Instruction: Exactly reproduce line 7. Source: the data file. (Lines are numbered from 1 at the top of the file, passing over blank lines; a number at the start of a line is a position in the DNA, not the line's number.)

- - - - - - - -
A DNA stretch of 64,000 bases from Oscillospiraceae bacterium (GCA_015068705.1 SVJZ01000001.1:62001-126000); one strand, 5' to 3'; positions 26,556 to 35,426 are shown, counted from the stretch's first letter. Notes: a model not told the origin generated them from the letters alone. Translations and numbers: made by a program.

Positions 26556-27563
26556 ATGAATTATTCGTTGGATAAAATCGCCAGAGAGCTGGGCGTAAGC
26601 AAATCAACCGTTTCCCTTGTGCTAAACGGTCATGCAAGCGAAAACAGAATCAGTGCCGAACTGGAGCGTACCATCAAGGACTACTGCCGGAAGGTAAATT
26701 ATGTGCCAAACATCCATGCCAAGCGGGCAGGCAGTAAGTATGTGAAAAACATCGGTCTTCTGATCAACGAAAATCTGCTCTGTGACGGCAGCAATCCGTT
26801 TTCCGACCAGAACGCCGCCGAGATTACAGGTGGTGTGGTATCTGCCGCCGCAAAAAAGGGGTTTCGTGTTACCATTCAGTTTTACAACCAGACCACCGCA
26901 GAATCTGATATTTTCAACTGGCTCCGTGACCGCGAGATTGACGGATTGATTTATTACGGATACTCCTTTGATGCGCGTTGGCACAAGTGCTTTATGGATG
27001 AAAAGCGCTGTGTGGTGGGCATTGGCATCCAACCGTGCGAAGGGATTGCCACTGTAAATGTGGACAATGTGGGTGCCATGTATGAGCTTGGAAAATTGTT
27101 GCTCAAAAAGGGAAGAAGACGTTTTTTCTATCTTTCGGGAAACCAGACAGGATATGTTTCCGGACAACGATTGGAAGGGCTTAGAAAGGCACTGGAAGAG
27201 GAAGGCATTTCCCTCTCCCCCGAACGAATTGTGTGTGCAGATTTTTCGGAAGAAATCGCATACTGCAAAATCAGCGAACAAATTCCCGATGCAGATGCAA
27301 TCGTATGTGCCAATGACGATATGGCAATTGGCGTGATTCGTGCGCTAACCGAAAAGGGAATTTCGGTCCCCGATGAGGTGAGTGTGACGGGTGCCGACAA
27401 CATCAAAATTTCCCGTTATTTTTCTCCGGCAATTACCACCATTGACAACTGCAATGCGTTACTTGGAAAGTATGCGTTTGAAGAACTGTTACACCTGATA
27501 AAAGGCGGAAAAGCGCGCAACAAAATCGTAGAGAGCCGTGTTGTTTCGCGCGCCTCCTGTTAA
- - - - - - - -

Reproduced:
26901 GAATCTGATATTTTCAACTGGCTCCGTGACCGCGAGATTGACGGATTGATTTATTACGGATACTCCTTTGATGCGCGTTGGCACAAGTGCTTTATGGATG